I have done some simple analyses of historical surface temperature from the NOAA NCAR/NCEP reanalysis (downloaded from ftp://ftp.cdc.noaa.gov/Datasets/ncep.reanalysis.dailyavgs/surface/air.sig995.*.nc). It consists 66 years of daily temperature values on a 73*144 point grid.

The analyses I have done range from doing a simple historical average for each grid point to trying various matrix decomposition methods such as SVD, NMF & ICA to try identify interesting patterns and applying simple image processing filters to view the results.

One of the recurring features showing up in different analyses are wavelike pattern most prominent approximately along the Humboldt, Equatorial, Gulf Stream currents. These patterns appear to have a wave length of ~550 km. This is not something I would expect to see in temperature distribution data. The natural thought is that they are some kind of artifact, but they appear across range of algorithms and parameter settings. They also appear in analyses of subsets of the data. This leads me to think that these patterns really are in the data, though they could be some kind of artifact of the data collection process or reanalysis.

Here is a short discussion of these patterns. I would like to find out:

  • if similar patterns have been observed in other analyses
  • suggestions for convincingly determining if these patterns are physical or some kind of artifact
  • suggestions of plausible explanations if these patterns are physical

Here are some processed images that show the patterns:

historical median and local rank filter thereof

The image on the right is a local rank filter applied to the historical median at each grid point (left image).

ICA components

10 ICA components of the date by grid point matrix for the Pacific region.

The patterns are strongest in the second row images and the left image on the third row. They appear to emanate from the coast of Chile NW towards the central pacific. The images are histogram equalized to improve contrast.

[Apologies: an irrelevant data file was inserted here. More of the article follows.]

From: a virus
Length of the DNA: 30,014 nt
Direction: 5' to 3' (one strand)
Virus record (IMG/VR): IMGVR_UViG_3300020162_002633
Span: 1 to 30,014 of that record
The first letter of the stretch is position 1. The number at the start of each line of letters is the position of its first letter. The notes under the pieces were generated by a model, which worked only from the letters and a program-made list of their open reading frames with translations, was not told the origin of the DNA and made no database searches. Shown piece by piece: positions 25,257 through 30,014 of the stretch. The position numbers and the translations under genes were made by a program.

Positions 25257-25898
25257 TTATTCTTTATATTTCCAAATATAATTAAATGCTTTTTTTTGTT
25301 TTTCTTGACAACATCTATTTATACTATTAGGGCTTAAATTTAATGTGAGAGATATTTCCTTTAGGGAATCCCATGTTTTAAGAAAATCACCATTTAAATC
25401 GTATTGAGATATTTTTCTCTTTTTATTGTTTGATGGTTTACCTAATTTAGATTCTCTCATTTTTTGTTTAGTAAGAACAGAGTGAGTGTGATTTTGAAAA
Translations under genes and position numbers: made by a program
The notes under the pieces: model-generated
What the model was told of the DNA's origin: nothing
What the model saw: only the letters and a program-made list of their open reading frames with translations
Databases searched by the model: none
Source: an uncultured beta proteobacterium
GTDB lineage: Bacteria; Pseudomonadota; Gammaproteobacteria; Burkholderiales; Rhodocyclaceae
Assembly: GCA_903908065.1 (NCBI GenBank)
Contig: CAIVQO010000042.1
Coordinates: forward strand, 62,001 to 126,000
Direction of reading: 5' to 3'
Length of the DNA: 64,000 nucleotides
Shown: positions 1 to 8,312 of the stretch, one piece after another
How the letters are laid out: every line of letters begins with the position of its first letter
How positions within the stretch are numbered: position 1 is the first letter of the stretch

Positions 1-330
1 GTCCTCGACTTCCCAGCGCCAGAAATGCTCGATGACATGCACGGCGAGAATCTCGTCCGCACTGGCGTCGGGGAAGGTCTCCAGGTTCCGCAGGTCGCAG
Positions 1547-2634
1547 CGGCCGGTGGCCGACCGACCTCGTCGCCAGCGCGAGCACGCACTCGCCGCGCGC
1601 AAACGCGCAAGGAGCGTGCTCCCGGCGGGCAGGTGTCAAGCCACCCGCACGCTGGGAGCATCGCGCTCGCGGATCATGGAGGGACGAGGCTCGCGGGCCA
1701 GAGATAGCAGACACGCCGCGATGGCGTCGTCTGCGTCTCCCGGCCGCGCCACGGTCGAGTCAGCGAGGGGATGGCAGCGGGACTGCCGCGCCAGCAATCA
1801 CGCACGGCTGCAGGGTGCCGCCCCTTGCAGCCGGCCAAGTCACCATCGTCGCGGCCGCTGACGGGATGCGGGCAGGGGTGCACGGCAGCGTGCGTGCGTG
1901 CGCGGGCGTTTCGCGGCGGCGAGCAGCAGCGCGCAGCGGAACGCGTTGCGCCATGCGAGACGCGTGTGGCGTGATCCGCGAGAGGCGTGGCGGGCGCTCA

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    $\begingroup$ A first though is that it may be an artefact because temperature measurements at sea are fairly sparse compared with data density on land. You should look at how and what data were assimilated into the reanalysis. $\endgroup$ – Peter Jansson Jul 13 '14 at 11:19
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    $\begingroup$ It seems to be a data artifact. Have you tried to see if it shows up in any other databases? From the ocean side, maybe you could look at metoffice.gov.uk/hadobs/en4 $\endgroup$ – arkaia Jul 14 '14 at 17:30
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    $\begingroup$ ENSO is the El Nino Southern Oscillation. The oscillation referred to in the name is of the mean temperature across a large area of the Pacific, not these wave-like structures. $\endgroup$ – Andy Clifton Jul 30 '14 at 15:41
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    $\begingroup$ How about artifact arising from your image processing filter? $\endgroup$ – Balinus Aug 8 '14 at 15:49
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    $\begingroup$ I just edited the question to make it clearer that this is a reanalysis dataset, not direct observations. Not sure if you were aware of that. Doesn't really affect the meat of the question though. Also, there are at least two lists of known problems with this dataset (here and here), but neither appear to include this problem. I'd say it's definitely worth contacting the authors and alerting them to this post - they might even be able to answer the question. $\endgroup$ – naught101 Oct 10 '14 at 5:28

It looks like a Gibbs oscillation, a basic feature of spectral analysis. In a spectral atmospheric model this means that near high orography artificial surface waves exist which may reflect in different variables. They are usually not considered to affect meteorology, however.

onlinelibrary.wiley.com/doi/10.1029/2010JC006927/full http://journals.ametsoc.org/doi/abs/10.1175/1520-0442%281994%29007%3C1169%3AROTGOI%3E2.0.CO%3B2

This is from Bacmeister, Julio T. "Weather Prediction Models." Climate Change Modeling Methodology. Springer New York, 2012. 89-114.

enter image description here

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    $\begingroup$ Citation needed. $\endgroup$ – milancurcic Aug 26 '15 at 15:00
  • $\begingroup$ Yes, of course. This paper says that Gibbs-like phenomena is a problem in NCEP (onlinelibrary.wiley.com/doi/10.1029/2010JC006927/full) and this is description of the phenomena in atmospheric models journals.ametsoc.org/doi/abs/10.1175/… Do not take these references as a "proof" but just an explanation of why I think the images in original question are related to Gibbs phenomena. $\endgroup$ – kakk11 Aug 26 '15 at 16:20
  • $\begingroup$ @kakk11 Welcome to the site! Could you please add those references into your answer, so that everything is in one place? $\endgroup$ – gerrit Aug 26 '15 at 16:27

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